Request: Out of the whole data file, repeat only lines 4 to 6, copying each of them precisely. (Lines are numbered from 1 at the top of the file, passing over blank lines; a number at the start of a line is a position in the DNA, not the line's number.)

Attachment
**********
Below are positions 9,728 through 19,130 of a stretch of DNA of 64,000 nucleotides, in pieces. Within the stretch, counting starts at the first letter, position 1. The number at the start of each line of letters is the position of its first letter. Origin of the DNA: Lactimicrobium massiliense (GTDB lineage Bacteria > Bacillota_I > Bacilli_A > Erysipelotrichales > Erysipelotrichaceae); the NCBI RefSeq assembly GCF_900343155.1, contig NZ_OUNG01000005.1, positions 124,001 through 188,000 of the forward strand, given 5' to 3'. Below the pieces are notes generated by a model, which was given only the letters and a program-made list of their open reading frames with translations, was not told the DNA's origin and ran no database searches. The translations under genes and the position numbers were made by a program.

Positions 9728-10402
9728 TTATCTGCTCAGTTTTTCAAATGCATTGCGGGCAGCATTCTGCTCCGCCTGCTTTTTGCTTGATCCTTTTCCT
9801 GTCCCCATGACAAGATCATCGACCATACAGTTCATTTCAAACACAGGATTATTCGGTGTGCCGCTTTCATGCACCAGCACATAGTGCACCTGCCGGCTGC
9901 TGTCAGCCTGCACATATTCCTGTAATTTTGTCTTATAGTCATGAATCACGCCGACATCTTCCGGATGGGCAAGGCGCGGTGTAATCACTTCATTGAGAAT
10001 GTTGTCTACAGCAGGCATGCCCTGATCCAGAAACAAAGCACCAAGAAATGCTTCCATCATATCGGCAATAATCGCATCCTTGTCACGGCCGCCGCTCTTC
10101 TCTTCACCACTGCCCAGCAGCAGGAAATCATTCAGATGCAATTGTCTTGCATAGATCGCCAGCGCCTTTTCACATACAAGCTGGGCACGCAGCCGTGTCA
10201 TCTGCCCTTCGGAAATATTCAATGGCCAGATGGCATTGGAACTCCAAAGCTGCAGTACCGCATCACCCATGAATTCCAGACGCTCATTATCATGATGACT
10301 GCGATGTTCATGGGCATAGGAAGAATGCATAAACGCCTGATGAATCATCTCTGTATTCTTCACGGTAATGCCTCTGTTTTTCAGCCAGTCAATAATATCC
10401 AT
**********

9801 GTCCCCATGACAAGATCATCGACCATACAGTTCATTTCAAACACAGGATTATTCGGTGTGCCGCTTTCATGCACCAGCACATAGTGCACCTGCCGGCTGC
9901 TGTCAGCCTGCACATATTCCTGTAATTTTGTCTTATAGTCATGAATCACGCCGACATCTTCCGGATGGGCAAGGCGCGGTGTAATCACTTCATTGAGAAT
10001 GTTGTCTACAGCAGGCATGCCCTGATCCAGAAACAAAGCACCAAGAAATGCTTCCATCATATCGGCAATAATCGCATCCTTGTCACGGCCGCCGCTCTTC